Kidney Exchange Program Provides Life-Saving Donation Option for Jackson and Family
Katie Sutton learned that her son, Jackson, would need a kidney transplant during his first years of life. She immediately volunteered her own.
Testing revealed that the two were a match, and a date for the transplant was scheduled. Four days before the planned surgery, however, final compatibility testing showed that Jackson had developed antibodies that would fight against Katie’s cells. She was no longer a viable donor. She and her husband, Matt, were devastated.
“It was heartbreaking. But the [Cincinnati Children’s] team was amazing,” said Katie.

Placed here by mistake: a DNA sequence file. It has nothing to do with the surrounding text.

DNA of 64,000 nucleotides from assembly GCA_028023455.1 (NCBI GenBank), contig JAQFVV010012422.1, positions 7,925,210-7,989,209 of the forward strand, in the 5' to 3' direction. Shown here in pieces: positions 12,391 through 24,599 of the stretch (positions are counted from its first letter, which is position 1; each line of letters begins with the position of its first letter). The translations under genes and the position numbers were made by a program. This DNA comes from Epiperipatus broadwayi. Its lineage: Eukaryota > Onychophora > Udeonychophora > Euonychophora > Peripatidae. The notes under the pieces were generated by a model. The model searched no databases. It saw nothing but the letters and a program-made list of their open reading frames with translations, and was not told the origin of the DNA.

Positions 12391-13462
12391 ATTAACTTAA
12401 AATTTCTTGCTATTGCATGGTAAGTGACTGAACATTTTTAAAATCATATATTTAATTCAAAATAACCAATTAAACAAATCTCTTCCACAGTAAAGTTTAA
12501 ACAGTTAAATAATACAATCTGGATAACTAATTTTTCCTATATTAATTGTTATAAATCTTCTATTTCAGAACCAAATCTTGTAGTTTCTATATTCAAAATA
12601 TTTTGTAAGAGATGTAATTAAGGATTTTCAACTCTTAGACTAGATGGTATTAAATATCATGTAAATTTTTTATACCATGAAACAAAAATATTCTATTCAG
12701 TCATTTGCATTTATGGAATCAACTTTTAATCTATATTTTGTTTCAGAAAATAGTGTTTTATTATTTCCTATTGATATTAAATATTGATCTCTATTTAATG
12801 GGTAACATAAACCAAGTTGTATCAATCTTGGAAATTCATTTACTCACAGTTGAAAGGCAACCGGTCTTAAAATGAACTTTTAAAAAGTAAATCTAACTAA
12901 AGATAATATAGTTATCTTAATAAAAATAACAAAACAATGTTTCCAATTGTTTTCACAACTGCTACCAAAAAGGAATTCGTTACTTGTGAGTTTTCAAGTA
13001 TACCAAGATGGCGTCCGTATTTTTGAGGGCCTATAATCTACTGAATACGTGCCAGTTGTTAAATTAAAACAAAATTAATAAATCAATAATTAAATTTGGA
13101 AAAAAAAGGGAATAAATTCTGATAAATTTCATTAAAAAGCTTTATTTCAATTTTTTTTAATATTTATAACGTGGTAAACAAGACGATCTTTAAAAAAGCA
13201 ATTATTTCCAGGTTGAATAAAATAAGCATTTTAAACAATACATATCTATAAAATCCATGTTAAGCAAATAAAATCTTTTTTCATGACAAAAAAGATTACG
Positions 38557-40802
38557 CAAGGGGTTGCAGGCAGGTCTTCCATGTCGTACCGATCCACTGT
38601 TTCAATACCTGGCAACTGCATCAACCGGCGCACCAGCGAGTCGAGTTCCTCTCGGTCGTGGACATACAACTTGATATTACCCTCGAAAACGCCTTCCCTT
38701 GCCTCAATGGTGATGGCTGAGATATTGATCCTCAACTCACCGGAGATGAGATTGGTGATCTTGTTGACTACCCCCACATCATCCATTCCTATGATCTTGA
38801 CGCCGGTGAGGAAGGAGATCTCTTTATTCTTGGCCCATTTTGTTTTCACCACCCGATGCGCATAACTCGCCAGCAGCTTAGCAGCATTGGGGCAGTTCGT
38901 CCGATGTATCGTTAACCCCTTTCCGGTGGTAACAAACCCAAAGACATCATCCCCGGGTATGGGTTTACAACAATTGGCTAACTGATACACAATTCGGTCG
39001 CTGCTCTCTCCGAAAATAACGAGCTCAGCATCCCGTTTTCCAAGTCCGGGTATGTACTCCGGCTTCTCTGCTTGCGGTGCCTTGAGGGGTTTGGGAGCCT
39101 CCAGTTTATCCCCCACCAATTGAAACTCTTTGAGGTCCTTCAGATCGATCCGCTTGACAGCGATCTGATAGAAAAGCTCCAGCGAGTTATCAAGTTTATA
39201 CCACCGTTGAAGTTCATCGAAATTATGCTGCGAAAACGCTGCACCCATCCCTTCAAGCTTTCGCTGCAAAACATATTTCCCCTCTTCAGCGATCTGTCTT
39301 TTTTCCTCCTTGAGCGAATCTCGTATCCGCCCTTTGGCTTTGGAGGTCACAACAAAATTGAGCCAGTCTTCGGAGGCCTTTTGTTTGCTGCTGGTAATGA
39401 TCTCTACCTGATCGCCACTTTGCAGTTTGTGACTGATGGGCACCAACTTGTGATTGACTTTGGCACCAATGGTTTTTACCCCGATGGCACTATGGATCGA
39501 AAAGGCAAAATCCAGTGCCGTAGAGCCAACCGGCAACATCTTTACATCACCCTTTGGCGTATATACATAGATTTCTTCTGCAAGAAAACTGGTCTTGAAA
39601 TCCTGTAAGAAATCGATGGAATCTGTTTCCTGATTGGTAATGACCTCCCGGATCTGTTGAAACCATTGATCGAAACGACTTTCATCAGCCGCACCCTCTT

The team worked quickly to get Matt tested and simultaneously entered Jackson and Katie into the national kidney exchange program. Jackson was 2 years old at the time.
Kidney Paired Donation Helps Jackson and Other Transplant Candidates
The exchange program, also known as kidney paired donation, or KPD, provides transplant candidates with another option. It involves a wide range of donor and recipient pairs, who may live in different parts of the country. Through KPD, a donor (in this case, Katie) will donate their kidney to another recipient in exchange for a compatible kidney for their friend or family member (in this case, Jackson).
Born with end-stage renal disease, Jackson was on dialysis beginning at only two days old. A blockage in his bladder had caused urine to back up into his kidneys, destroying them. His care team in Indiana worked in close coordination with doctors at Cincinnati Children’s. Jackson would require a transplant—as soon as possible.